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Title: Assessment of bacterial contamination in buffalo milk and dairy products and associated factors along the buffalo milk chain in Noakhali district, Bangladesh
Authors: Chowdhury, Salma
Keywords: Bulk milk somatic cell count, total bacterial count, total Non-aureus Staphylococcal count, total Enterobacteriaceae count, correlation, micro-organisms, risk factor.
Issue Date: Jun-2021
Publisher: Chattogram Veterinary and Animal Sciences University Khulshi, Chattogram-4225, Bangladesh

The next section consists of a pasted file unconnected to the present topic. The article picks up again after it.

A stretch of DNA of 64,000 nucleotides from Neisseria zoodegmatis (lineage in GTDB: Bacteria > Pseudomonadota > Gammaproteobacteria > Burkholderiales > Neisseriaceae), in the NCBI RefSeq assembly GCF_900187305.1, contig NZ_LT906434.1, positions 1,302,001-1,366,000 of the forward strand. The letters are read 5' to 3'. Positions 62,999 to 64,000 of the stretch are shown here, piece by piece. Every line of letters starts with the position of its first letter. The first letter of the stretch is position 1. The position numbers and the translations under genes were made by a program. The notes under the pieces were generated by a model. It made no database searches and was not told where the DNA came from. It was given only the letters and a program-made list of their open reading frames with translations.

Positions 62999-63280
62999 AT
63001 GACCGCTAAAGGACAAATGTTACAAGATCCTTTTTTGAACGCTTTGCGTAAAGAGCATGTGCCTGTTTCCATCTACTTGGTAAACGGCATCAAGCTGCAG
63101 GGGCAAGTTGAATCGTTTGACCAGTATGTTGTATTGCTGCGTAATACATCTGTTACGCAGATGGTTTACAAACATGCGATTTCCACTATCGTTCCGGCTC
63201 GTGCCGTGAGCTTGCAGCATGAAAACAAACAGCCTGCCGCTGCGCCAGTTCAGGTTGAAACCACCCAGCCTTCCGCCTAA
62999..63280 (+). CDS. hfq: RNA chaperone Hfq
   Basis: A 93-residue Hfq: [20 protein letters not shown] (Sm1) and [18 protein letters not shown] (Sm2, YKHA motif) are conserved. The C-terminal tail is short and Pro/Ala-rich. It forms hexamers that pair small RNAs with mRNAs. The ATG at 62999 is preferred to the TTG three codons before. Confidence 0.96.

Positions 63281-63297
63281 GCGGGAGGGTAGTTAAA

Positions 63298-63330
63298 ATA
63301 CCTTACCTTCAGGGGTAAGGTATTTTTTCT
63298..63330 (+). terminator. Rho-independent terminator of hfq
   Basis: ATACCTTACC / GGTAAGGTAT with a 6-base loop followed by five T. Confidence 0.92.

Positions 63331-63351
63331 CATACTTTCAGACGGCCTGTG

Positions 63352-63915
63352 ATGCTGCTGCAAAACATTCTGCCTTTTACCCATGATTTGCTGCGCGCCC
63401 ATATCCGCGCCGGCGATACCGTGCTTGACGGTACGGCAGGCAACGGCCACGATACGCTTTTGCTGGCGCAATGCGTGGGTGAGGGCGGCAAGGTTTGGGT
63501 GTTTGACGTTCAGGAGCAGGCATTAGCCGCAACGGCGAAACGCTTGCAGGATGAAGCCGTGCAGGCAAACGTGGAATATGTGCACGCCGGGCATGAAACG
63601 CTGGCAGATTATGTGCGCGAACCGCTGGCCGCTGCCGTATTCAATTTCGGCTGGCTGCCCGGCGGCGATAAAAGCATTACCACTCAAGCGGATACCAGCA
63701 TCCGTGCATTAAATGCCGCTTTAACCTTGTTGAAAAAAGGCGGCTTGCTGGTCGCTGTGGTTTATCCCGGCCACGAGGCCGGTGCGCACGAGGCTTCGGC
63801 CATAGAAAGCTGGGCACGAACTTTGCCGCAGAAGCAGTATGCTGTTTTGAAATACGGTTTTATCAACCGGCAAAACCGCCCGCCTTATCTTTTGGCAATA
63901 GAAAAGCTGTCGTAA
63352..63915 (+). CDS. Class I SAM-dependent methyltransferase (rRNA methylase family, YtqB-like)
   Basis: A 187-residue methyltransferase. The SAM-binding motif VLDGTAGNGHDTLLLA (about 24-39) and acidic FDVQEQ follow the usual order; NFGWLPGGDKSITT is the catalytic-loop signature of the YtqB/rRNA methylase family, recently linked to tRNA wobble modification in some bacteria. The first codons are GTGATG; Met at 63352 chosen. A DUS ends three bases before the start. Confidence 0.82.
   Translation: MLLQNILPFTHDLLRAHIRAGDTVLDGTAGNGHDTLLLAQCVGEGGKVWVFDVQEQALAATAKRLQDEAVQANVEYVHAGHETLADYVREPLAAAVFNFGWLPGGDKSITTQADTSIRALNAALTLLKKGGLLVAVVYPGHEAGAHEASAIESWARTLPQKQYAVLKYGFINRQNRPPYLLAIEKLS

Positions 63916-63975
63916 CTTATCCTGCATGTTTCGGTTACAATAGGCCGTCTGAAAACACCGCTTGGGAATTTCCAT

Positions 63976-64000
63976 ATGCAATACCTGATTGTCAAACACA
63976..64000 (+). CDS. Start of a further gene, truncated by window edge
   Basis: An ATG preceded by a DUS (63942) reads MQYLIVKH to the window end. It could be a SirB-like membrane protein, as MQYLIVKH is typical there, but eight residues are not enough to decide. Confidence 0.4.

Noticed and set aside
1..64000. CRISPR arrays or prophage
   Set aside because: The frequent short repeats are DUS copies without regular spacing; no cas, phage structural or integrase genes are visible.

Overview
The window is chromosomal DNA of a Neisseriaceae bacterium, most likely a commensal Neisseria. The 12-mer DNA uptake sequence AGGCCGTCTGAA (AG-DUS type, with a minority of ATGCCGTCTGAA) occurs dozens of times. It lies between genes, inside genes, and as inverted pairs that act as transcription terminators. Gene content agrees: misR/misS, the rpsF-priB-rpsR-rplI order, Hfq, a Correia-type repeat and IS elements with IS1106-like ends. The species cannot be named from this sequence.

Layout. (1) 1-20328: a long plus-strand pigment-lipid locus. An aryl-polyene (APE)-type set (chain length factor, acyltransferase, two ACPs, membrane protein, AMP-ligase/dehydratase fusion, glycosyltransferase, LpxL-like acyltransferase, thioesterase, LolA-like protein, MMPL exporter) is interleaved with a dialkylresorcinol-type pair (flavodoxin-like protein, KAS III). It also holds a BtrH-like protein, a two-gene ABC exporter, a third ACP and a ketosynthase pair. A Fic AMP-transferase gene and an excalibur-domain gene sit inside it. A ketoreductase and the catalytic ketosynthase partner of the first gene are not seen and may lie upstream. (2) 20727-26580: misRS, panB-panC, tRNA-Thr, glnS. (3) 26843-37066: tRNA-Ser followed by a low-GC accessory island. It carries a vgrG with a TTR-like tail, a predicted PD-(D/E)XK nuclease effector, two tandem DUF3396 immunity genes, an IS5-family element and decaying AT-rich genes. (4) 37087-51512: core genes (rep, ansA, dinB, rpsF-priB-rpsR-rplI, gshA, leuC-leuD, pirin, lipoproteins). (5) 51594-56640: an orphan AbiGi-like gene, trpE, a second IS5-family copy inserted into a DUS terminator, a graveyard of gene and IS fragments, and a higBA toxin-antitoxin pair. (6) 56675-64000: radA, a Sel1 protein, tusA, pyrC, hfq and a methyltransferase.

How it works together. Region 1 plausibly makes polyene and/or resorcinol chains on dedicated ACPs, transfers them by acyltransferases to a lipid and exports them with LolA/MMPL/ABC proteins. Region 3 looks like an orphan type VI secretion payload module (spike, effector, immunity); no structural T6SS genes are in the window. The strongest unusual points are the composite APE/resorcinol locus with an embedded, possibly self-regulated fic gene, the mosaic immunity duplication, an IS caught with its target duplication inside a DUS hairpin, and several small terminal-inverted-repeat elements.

Abstract: Milk and milk products can harbor a variety of microorganisms, which might have negative impact on human health. Raw milk can be contaminated by microorganisms originating from the udder (either clinical or subclinical mastitis), by zoonotic pathogens from the environment due to poor hygienic status of the teat and udder, unhygienic handling of milk, unclean milking equipment as well as improper cooling during transportation. These are some examples of factors which influence microbial contamination and growth before the milk product reaches to the consumer through the milk chain. The present cross-sectional study was designed to investigate the level of bacterial contamination in buffalo milk and milk products and associated factors along the buffalo milk chain in Noakhali district, Bangladesh. A total of 132 milk samples and 10 milk products from households and semi-bathans (free ranging) milk and from 4 different nodes in the household and semi-bathan milk value chains (farm, middlemen, and collection centre and milk products) were collected during April, 2021. The samples were analyzed qualitatively and quantitatively for various bacterial counts and occurrence of pathogenic micro-organism. Epidemiological analyses were also performed to investigate potential risk factors associated with high bacterial counts. Quantification of bacteria as well as isolation and identification of 5 different bacteria (Non-aureus Staphylococcus, Staphylococcus aureus, Streptococcus spp., E. coli., Klebsiella spp.) were done following standard bacteriological method. Pearson’s correlation coefficient test was performed to identify correlations between bacterial counts while univariable analysis and multivariable regression analysis was performed to investigate risk factors associated with bulk milk somatic cell count (BMSCC) and total bacterial count (TBC). Farm BMSCC varied between 5.09 and 6.08 cells/ ml, whereas the mean BMSCC at the farm milk samples was 5.61 log10 cells/ ml. The mean value of TBC at the farms level was 5.54 log10 cfu/ ml, whereas TBC in milk samples at different nodes (middlemen, collection centres and milk products) were 5.81, 6.80 and 7.24 log10 cfu/ ml, respectively. The progressively increased level of TBC was found significant (p ˂0.001). However, both BMSCC and TBC have exceeded the European Union (EU) legislative standard limit of milk quality. Other bacterial counts such as total Non-aureus Staphylococcal count (TNAS) and total Enterobacteriaceae count (TEC) were also found x at significant increasing level (p˂0.001) across the milk chain except Total Staphylococcal count (TSA) which was statistically non-significant (p=0.48). The highest mean value of TSA (1.95 to 2.14 log10 cfu/ ml), TNAS (3.44 to 3.88 log10 cfu/ ml) and TEC (3.95 to 4.46 log10 cfu/ ml) were also found at the collection centre and milk product level which was also above the EU legislative standard limit of milk quality. Moreover, significant positive correlations were found between BMSCC and TNAS (r=0.35; p=0.01), TBC and TNAS(r=0.55, p<0.001) at the farm level, between TBC and TEC (r= 0.40, p =0.05) at middleman level and between TBC and TNAS (r=0.31, p =0.03), TBC and TEC (r=0.39, p= 0.02) at collection centre level. Among the prevalence of different microorganisms, Non-aureus Staphylococcus (NAS) had the highest frequency along the nodes in the value chain (71% at farm level, 69% at the middlemen level and 71% at the collection centre) followed by Streptococcus spp. (55% at farm level, 51% at the middlemen and 71% at the collection centre). S. aureus (26%) and E. coli. (29%) were highly prevalent at the collection centre where as a high amount of Klebsiella spp. (20%) was found in milk products. The univariable analysis showed different risk factors for BMSCC: “How to sell your milk” (p= 0.06) and “How do you clean your container” (p= 0.06) and for TBC: farm zones (p= 0.06), source of milk (p= 0.08), frequency of cleaning milk container/day (p =0.05) and the score of milker’s hygiene (p= 0.10) at the farm level. However, no risk factor remained in the multivariable linear regression model. The findings of this study indicate that raw milk and milk products in the milk value chain can possess high bacterial contamination that might cause serious public health hazards especially for those communities who still consume raw or improperly treated milk and milk product. So, there is a need to implement appropriate control measures to reduce microbial contamination along the milk value chain to minimize the milk-borne diseases in humans.
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